This attachment replicates the functionality of a dedicated monolift rack, which itself would take up as much space as a full power rack and run you thousands of dollars.
The idea behind a monolift rack, or in this case, a monolift attachment, is to be able to unrack the bar on squats without having to walk out the weight.
Similarly, you can use it to lift off more efficiently on bench press when the bar is directly above your chest. You save energy and maintain your position better compared to starting with the bar above your eyes, hoisting it off the j-hooks and bringing it over your chest.
How does it achieve these feats?
It has an arm on a pendulum with hooks at the bottom to hold the bar. When the bar is on the hooks, the arms swing out and away from the uprights. When you unrack the bar, the arms swing back against the uprights.
This gives you clearance to lift without having to walkout the bar on squats or pull the bar toward your chest on bench.
The G20 monolift attachments are powder coated in the same black as the j-hooks, spotter arms and the rest of the G20 frame.
There is protective plastic around the hooks on the monolift arms. This helps protect the barbell knurling and finish from scratches and dings.
It’s well-balanced. The arms swing out just about as much with the 45 lb bar as they do with a bar with hundreds of pounds loaded on. It also swings all the way back when the bar is lifted off.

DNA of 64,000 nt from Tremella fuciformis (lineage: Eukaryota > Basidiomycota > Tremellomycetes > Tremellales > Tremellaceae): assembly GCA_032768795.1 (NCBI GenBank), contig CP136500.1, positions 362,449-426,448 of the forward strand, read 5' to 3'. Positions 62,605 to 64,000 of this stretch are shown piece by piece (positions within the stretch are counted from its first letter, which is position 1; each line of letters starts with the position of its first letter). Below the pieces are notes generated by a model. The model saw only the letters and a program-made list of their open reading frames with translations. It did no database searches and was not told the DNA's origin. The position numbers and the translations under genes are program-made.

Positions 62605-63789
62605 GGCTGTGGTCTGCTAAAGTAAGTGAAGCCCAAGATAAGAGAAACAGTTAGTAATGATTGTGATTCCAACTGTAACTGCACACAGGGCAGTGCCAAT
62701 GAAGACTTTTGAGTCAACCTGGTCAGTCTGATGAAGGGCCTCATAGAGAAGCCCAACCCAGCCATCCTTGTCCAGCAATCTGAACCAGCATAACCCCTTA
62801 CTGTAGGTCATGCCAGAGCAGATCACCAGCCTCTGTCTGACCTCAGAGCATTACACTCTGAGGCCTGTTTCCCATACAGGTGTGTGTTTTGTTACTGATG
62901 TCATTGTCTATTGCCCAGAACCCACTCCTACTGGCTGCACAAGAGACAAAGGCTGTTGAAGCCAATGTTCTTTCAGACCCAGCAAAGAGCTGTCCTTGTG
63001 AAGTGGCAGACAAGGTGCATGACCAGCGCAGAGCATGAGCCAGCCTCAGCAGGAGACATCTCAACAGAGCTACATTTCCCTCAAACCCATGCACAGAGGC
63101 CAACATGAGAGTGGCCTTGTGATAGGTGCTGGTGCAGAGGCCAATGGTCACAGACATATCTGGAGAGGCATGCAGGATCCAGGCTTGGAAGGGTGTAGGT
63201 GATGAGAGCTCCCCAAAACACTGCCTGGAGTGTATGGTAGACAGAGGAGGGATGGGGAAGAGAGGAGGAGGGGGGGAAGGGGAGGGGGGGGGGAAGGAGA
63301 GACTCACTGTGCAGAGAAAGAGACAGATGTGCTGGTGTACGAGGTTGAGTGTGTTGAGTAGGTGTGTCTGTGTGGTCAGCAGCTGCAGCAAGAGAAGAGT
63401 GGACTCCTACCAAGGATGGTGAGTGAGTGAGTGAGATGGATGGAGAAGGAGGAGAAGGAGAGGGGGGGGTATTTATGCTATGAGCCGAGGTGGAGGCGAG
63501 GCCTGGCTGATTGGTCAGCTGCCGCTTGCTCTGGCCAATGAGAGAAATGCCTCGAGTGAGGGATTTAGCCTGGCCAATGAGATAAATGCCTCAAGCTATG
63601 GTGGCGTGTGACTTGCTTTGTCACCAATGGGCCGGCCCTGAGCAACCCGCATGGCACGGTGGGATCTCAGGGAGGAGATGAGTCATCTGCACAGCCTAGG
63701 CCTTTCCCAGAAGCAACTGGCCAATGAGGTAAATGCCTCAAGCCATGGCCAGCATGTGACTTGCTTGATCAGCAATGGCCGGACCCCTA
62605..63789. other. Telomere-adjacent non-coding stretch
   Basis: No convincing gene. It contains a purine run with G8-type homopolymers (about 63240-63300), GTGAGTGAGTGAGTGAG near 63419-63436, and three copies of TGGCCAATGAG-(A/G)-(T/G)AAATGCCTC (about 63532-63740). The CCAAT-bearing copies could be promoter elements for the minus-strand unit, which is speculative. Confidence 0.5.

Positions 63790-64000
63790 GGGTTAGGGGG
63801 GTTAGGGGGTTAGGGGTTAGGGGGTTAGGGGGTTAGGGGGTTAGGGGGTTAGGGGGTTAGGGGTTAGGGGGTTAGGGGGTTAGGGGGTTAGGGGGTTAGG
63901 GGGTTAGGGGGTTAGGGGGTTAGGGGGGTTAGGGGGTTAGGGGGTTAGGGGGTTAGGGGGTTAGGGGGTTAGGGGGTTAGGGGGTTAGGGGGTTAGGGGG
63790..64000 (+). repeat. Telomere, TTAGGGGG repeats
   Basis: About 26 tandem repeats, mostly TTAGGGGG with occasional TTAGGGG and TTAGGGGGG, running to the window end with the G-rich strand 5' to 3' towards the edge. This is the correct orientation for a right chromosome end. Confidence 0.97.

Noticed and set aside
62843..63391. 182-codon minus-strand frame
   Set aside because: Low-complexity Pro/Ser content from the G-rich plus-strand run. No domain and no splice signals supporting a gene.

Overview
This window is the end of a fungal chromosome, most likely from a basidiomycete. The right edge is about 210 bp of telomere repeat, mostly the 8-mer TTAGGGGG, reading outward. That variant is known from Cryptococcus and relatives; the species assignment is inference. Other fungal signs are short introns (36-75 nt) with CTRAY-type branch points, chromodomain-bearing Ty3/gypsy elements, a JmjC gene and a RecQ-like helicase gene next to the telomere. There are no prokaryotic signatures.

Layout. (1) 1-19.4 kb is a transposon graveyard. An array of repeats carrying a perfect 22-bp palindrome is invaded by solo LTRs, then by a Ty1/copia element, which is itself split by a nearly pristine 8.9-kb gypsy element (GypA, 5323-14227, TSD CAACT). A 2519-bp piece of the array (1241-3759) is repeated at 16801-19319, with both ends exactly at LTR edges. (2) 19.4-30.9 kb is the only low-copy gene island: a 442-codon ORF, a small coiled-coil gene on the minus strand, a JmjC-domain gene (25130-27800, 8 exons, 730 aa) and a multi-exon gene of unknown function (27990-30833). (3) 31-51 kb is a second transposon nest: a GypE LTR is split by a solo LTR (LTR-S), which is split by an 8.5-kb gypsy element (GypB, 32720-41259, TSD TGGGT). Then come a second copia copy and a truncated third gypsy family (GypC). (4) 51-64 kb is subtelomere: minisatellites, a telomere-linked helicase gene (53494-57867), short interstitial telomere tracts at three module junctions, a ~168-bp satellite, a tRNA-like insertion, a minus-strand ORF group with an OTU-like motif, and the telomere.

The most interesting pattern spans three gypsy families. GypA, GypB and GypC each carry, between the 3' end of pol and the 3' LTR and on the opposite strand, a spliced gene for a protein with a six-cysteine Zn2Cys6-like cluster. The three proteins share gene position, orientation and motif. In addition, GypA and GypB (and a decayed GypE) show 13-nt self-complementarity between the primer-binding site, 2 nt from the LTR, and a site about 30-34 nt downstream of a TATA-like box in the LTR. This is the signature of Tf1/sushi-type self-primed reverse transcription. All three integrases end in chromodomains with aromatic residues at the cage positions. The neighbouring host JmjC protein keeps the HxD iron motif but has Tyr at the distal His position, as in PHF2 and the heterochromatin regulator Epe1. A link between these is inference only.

The swing distance is 5″. That’s the distance the monolift hook travels from loaded to unloaded. This is average to above average compared to other monolift attachments on the market.
This is probably the most important spec for this type of attachment. You’ll only want to use a monolift attachment that gives you enough clearance to lift comfortably without worrying about hitting the hooks during the lift.
When I tested the monolift attachment, I felt like I had enough room to lift without feeling cramped.
One thing to note is that this monolift attachment does not have a “stop bolt” like some others on the market do.
The purpose of a stop bolt is to prevent the arms from swinging any further forward. The benefit is that on squats, you can push back against the bar with your traps to finalize your setup before unracking. However, a stop bolt also reduces the swing distance.
I personally would take a greater swing distance over a stop bolt. Especially because I can get my traps setup when I push forward into the bar/monolift.
The highest possible monolift setting is 65″ (5’5″) above the floor. That’s the distance from the floor to where the bar sits in the monolift hook. This translates to a maximum user height of 6’10” to squat comfortably on the monolift. That covers nearly everyone.